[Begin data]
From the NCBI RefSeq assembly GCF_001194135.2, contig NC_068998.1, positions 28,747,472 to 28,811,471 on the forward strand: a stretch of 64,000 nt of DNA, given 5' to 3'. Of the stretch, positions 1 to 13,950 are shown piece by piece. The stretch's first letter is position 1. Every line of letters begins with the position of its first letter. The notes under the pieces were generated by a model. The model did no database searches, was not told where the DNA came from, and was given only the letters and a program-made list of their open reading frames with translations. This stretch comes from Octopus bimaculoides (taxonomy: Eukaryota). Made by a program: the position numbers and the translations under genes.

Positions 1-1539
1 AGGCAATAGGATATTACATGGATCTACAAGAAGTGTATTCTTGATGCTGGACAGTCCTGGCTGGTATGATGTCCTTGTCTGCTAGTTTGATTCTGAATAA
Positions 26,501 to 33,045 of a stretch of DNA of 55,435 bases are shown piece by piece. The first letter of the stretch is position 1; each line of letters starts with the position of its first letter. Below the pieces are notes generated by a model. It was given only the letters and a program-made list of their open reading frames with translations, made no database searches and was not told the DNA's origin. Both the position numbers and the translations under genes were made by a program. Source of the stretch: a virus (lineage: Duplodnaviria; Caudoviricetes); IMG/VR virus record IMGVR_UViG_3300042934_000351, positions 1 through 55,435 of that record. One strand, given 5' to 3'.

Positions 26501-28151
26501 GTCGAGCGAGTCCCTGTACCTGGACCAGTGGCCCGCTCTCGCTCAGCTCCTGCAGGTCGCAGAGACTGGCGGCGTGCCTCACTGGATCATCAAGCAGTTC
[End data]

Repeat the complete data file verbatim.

From the NCBI RefSeq assembly GCF_001194135.2, contig NC_068998.1, positions 28,747,472 to 28,811,471 on the forward strand: a stretch of 64,000 nt of DNA, given 5' to 3'. Of the stretch, positions 1 to 13,950 are shown piece by piece. The stretch's first letter is position 1. Every line of letters begins with the position of its first letter. The notes under the pieces were generated by a model. The model did no database searches, was not told where the DNA came from, and was given only the letters and a program-made list of their open reading frames with translations. This stretch comes from Octopus bimaculoides (taxonomy: Eukaryota). Made by a program: the position numbers and the translations under genes.

Positions 1-1539
1 AGGCAATAGGATATTACATGGATCTACAAGAAGTGTATTCTTGATGCTGGACAGTCCTGGCTGGTATGATGTCCTTGTCTGCTAGTTTGATTCTGAATAA
Positions 26,501 to 33,045 of a stretch of DNA of 55,435 bases are shown piece by piece. The first letter of the stretch is position 1; each line of letters starts with the position of its first letter. Below the pieces are notes generated by a model. It was given only the letters and a program-made list of their open reading frames with translations, made no database searches and was not told the DNA's origin. Both the position numbers and the translations under genes were made by a program. Source of the stretch: a virus (lineage: Duplodnaviria; Caudoviricetes); IMG/VR virus record IMGVR_UViG_3300042934_000351, positions 1 through 55,435 of that record. One strand, given 5' to 3'.

Positions 26501-28151
26501 GTCGAGCGAGTCCCTGTACCTGGACCAGTGGCCCGCTCTCGCTCAGCTCCTGCAGGTCGCAGAGACTGGCGGCGTGCCTCACTGGATCATCAAGCAGTTC